Multisystem Inflammatory Syndrome in Children (MIS-C)
As of July 11, there have been 1006 cases of Multisystem Inflammatory Syndrome in Children (MIS-C) reported statewide. MIS-C is a rare inflammatory condition associated with COVID-19 that can damage multiple organ systems. MIS-C can require hospitalization and be life threatening.
Mask Guidance: Under California’s mask guidance, universal masking is required only in specified higher risk settings like hospitals, public transit and congregate living facilities. Unvaccinated persons are required to mask in all indoor public settings. Fully vaccinated individuals are recommended to continue indoor masking when the risk may be high. Workplaces will continue to follow the COVID-19 prevention standards set by CalOSHA. Local health jurisdictions may implement requirements that are stricter than state guidance.
Slow the Spread: Get Vaccinated and Boosted for COVID-19
The risk for COVID-19 exposure and infection continues as a number of Californians remain unvaccinated and unboosted.
Real-world evidence continues to show that the vaccine is preventing severe illness, hospitalization, and death. Public health officials urge Californians to get vaccinated and boosted as soon as possible.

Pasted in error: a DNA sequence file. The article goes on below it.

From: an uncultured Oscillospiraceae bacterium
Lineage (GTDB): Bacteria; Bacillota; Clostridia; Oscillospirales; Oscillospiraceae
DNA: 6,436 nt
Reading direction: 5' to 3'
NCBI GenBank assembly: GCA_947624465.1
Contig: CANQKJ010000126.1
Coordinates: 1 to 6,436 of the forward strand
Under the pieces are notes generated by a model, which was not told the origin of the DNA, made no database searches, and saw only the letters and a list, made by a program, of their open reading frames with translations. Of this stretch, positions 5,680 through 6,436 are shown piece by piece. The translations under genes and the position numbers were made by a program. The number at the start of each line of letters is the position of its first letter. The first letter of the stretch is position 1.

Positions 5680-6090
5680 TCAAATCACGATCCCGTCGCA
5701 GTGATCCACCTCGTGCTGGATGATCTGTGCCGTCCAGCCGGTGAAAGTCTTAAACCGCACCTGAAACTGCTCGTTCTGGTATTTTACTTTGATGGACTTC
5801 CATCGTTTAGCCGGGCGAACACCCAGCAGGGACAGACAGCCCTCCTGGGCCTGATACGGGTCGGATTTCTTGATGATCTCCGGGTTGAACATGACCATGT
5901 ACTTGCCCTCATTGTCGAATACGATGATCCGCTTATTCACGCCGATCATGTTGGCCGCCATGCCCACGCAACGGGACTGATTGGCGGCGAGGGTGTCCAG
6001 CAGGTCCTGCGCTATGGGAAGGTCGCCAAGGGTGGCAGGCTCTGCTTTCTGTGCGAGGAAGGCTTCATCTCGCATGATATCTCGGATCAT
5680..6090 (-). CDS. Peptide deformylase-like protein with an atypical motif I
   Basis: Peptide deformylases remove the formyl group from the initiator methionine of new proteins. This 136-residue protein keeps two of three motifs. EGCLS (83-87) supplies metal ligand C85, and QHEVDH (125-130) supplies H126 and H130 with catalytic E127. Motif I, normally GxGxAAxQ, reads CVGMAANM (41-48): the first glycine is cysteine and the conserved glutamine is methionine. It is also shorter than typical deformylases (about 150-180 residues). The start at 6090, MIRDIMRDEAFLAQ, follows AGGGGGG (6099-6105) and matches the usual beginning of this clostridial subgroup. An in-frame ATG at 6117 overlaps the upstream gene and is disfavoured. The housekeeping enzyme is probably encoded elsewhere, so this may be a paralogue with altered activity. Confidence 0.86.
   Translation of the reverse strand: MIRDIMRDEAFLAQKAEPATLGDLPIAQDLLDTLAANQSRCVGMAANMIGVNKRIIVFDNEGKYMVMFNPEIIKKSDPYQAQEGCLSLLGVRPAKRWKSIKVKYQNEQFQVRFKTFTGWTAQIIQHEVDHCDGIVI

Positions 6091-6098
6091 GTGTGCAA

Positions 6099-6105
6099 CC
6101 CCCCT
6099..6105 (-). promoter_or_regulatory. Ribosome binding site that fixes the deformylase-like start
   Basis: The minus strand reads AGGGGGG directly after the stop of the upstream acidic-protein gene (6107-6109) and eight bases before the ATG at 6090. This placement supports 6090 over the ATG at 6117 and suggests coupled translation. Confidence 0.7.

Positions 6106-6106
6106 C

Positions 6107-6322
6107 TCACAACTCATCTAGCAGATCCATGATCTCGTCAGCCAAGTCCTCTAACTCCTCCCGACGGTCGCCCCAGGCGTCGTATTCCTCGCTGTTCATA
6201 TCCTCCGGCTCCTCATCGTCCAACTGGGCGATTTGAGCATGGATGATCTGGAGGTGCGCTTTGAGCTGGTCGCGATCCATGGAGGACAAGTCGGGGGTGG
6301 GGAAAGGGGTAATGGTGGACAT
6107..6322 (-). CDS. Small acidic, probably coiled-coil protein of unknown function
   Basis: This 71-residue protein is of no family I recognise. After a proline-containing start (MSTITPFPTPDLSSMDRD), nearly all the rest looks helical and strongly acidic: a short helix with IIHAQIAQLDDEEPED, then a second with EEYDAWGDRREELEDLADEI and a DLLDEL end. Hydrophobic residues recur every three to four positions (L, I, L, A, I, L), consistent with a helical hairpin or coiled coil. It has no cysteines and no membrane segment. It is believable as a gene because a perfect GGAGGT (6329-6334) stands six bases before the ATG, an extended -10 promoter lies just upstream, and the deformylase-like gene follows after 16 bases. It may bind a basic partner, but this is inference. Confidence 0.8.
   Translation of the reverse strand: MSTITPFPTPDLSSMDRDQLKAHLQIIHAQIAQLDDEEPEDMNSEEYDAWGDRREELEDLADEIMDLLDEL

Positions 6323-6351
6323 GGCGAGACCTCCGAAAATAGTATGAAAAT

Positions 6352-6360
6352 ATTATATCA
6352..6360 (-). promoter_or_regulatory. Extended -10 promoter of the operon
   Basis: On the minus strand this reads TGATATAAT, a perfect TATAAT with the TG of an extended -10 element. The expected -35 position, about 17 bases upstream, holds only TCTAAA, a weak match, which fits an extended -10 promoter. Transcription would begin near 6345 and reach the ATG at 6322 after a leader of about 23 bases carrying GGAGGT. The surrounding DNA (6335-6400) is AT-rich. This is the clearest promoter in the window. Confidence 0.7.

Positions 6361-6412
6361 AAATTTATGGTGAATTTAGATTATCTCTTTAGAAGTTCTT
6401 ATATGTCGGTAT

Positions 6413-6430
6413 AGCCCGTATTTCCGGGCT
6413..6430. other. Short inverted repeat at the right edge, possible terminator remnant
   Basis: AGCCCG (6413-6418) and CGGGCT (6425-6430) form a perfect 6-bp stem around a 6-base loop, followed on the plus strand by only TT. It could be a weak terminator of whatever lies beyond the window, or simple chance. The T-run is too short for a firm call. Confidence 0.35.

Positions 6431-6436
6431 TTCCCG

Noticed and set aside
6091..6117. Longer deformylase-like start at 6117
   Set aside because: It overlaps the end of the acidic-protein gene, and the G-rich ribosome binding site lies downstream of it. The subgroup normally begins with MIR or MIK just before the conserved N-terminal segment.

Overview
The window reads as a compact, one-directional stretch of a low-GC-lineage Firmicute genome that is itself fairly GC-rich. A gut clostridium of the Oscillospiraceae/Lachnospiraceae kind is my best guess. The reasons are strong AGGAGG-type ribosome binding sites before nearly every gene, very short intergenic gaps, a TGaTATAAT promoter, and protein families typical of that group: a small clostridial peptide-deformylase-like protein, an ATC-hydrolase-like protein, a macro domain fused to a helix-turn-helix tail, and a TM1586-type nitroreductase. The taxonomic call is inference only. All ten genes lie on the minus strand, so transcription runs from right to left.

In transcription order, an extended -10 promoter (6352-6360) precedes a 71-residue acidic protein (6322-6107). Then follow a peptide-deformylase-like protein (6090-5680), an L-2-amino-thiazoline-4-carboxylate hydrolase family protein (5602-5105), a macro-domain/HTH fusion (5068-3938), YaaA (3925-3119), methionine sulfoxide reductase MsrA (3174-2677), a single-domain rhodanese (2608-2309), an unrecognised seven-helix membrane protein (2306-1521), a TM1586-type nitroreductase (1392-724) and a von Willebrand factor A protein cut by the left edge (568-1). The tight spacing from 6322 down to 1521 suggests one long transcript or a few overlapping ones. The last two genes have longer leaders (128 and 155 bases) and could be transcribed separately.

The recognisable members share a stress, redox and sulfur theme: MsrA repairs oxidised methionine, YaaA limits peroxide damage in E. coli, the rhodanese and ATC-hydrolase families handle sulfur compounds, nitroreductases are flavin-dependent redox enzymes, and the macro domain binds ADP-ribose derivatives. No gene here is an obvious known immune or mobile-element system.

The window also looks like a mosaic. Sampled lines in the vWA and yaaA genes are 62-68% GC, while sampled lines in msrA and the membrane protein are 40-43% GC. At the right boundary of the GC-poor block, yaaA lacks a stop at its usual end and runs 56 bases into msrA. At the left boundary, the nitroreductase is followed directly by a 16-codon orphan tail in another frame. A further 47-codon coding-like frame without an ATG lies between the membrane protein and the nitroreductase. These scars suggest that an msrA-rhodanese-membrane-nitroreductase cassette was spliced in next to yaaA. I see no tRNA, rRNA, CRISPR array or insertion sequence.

It is recommended that every individual six months of age and older receive their primary COVID-19 vaccine series and booster dose.
It is recommended that every vaccinated person 12 years or older should get a booster as long as they received their second dose of the Pfizer or Moderna vaccine at least five months ago or they received their Johnson & Johnson vaccine at least two months ago.
Vaccination appointments can be made by visiting myturn.ca.gov or calling 1-833-422-4255. The consent of a parent or legal guardian may be needed for those under age 18 to receive a vaccination. Visit Vaccinate All 58 to learn more about the safe and effective vaccines available for all Californians 5+.
Your Actions Save Lives
Protect yourself, family, friends and your community by following these prevention measures:
Keep California Healthy
Protect yourself, family, friends and your community by following these prevention measures:
– Get vaccinated when it’s your turn. Californians age 16+ are eligible to make an appointment.
– If you are experiencing symptoms of COVID-19 (fever, cough, shortness of breath, fatigue, muscle or body aches), call your health care provider.
What to Do if You Think You’re Sick
Call ahead: If you are experiencing symptoms of COVID-19 (fever, cough or shortness of breath), call your health care provider before seeking medical care so that appropriate precautions can be taken. More than 85 community testing sites also offer free, confidential testing: Find a COVID-19 Testing Site.